Our policy is that we discourage installing Ubuntu packages on MX Linux as it can (and has) caused problems. However, MX Packagers can examine the components of the ppa to see if all their dependencies appear to be met, to look for anywhere Ubuntu and Debian have different names or locations for the libraries, and hunt for anything systemd related. So it would be prudent to ask them about particular repositories you are thinking of adding.

Example

The open source video transcoder Handbrake releases nightly builds, and an interested user might want to get those through the standard package management system instead of downloading...

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How to install Y PPA Manager in Ubuntu Linux. Using Y PPA Manager on Ubuntu, add PPA manually, delete PPA ( remove repository in Ubuntu). Using PPA Manager, one can add Ubuntu PPAs graphically with Y PPA Manager. Not only this users can easily remove Ubuntu PPAs or Purge Ubuntu PPAs with Y PPA Manager.

Install Y PPA Manager

Y PPA Manager is a powerful PPA Manager tool. It features “Add PPA”, “Remove PPA” and “Purge PPA.” It can also be used to search all the available PPAs installed on the system. In short, Y PPA Manager is a powerful and must-have tool to workon PPAs in Ubuntu Linux.

Y PPA Manager can be installed on Ubuntu Linux Systems, via Wget Terminal command:

sudo add-apt-repository ppa:webupd8team/y-ppa-manager
sudo apt-get update
sudo apt-get install y-ppa-manager

Once installed, open Y PPA manager from Ubuntu Dash or Terminal.

Using Y PPA Manager

Open PPA Manager and you will see a list...

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I (thought that I) needed to add a ppa repo to a crunchbang, (debian) install:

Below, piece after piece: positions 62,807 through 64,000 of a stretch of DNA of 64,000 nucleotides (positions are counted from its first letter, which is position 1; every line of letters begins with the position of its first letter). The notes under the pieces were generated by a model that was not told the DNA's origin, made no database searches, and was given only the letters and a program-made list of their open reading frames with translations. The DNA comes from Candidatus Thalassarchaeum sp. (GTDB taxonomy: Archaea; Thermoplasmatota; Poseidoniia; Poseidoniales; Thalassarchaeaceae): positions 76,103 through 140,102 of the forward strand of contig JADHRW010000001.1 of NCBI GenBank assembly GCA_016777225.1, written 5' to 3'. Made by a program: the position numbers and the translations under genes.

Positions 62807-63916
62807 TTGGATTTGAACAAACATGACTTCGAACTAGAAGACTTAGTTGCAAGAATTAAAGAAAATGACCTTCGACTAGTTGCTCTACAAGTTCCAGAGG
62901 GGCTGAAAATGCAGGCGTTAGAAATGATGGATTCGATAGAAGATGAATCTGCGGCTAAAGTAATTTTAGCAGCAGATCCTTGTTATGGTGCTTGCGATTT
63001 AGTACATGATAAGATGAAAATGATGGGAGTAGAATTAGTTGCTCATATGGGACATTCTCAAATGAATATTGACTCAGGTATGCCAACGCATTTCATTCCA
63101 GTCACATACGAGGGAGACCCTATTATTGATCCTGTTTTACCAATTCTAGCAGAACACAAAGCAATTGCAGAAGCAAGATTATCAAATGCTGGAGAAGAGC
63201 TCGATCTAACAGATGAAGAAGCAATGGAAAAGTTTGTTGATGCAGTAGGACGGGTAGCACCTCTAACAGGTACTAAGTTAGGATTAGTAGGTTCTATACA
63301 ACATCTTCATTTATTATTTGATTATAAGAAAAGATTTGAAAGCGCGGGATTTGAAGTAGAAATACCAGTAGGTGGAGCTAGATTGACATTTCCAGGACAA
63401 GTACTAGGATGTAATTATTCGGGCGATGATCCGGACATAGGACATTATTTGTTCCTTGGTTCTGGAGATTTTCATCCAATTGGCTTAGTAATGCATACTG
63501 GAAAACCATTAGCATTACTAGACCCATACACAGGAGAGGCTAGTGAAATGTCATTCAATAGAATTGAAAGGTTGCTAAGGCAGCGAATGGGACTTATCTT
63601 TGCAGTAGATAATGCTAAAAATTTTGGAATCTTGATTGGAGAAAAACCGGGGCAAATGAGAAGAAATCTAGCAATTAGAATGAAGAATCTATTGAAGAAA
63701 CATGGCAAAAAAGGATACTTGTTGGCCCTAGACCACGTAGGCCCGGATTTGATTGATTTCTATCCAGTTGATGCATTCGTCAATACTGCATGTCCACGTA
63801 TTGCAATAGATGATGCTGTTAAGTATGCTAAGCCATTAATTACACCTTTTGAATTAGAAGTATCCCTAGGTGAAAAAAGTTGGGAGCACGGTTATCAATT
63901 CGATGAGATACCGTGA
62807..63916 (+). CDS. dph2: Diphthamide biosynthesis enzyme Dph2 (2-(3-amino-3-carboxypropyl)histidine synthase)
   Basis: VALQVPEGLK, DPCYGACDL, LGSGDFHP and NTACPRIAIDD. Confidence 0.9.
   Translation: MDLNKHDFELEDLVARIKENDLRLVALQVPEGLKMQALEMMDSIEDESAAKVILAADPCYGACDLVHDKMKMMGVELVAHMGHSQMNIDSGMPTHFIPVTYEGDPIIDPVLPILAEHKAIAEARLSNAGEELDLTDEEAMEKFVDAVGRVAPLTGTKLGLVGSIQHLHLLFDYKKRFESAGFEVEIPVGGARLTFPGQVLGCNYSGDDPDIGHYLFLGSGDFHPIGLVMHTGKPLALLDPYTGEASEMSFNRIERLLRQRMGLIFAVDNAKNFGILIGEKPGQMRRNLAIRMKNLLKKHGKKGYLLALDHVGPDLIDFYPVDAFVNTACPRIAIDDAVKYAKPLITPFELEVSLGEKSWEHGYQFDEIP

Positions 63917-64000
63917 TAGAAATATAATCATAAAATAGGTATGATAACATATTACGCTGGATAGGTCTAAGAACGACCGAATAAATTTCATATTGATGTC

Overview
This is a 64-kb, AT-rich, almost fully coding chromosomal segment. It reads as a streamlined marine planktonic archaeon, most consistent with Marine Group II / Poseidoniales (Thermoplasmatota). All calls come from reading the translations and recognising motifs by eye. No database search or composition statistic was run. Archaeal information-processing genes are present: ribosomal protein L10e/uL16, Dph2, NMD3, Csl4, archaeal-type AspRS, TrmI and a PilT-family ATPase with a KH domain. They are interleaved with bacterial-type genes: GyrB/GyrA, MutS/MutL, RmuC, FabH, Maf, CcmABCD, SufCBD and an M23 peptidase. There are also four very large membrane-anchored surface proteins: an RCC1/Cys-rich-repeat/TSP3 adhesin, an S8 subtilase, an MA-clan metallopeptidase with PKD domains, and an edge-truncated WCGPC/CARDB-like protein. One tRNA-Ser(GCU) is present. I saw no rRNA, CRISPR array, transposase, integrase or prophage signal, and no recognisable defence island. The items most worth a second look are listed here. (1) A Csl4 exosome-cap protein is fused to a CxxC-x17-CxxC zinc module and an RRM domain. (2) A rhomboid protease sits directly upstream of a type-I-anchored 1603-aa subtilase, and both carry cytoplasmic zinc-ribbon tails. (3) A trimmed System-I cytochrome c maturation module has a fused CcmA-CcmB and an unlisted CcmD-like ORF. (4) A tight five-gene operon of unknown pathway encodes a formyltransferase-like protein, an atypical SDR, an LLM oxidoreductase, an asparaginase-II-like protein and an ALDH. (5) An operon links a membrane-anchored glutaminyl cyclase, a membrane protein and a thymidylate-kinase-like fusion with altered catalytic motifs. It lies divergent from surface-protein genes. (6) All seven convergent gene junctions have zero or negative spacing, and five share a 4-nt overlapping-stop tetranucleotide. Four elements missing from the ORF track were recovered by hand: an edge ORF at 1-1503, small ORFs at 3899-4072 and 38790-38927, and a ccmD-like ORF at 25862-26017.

(N.B. "raring" is the ubuntu version that matched the version of debian that I was using) so I did:

sudo su - # you can call the file anything that you want, but it has to end with .list to be a valid for apt-get echo 'deb http://ppa.launchpad.net/yannubuntu/boot-repair/ubuntu/ raring main'>> /etc/apt/sources.list.d/boot-repair.list # get the keys for that repo so that apt can verify the signed .deb files wget http://ppa.launchpad.net/yannubuntu/boot-repair/ubuntu/dists/raring/Release.gpg apt-key add Release.gpg #gpg --search-keys 60D8DA0B apt-get update

Most of this is explained on the boot-repair page, (though in the end testdisk and then Gparted were what I actually needed to restore a lost partition and a corrupted MBR.) This probably isn't The Debian way (TM) but it worked for me.

Some debian repos are the "old style" and then you only need a line like:

deb...
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Question: I configured so many third-party repositories and PPAs on my Ubuntu system that I lost their count. How can I get a list of all repositories and PPAs configured on my Ubuntu?

To view all available repositories and PPAs configured on Ubuntu, you can use apt-cache command. This command is typically used to query local APT package cache to obtain various package/repository related meta data.

In particular, used with policy option, apt-cache command retrieves priorities associated with each repository resource. From its output, you can infer a list of all available repositories and PPAs.

For example:

$ apt-cache policy

The above output shows a list of repository sources and their priorities (first column). This output lists duplicate sources (e.g., for 32-bit and 64-bit packages).

To discount the duplicates and get a more human-readable list of repositories, you can refine the above output as follows.

$ apt-cache...

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Synaptic

To get a list of packages available in a PPA / repository enabled on your system (if the repository is disabled or not added on your system, it won't show up here), firstly install Synaptic if you haven't already:

sudo apt-get install synaptic

(or install

Synaptic GTK3

)

Then open Synaptic, select "Origin" on the bottom left, then select a PPA or repository on the left and it should list all packages in that PPA / repository for your Ubuntu version, both installed and not installed:


In the latest Synaptic built with GTK3, there are two entries for each PPA here, one that uses "/now" at the end, which displays the packages you've installed from a repository and another one which displays all the packages available in that repository.

Important: if the exact same package (including the package version) exists in two or more PPAs / repositories, it will only be listed for one repository entry in Synaptic. That's why I've added...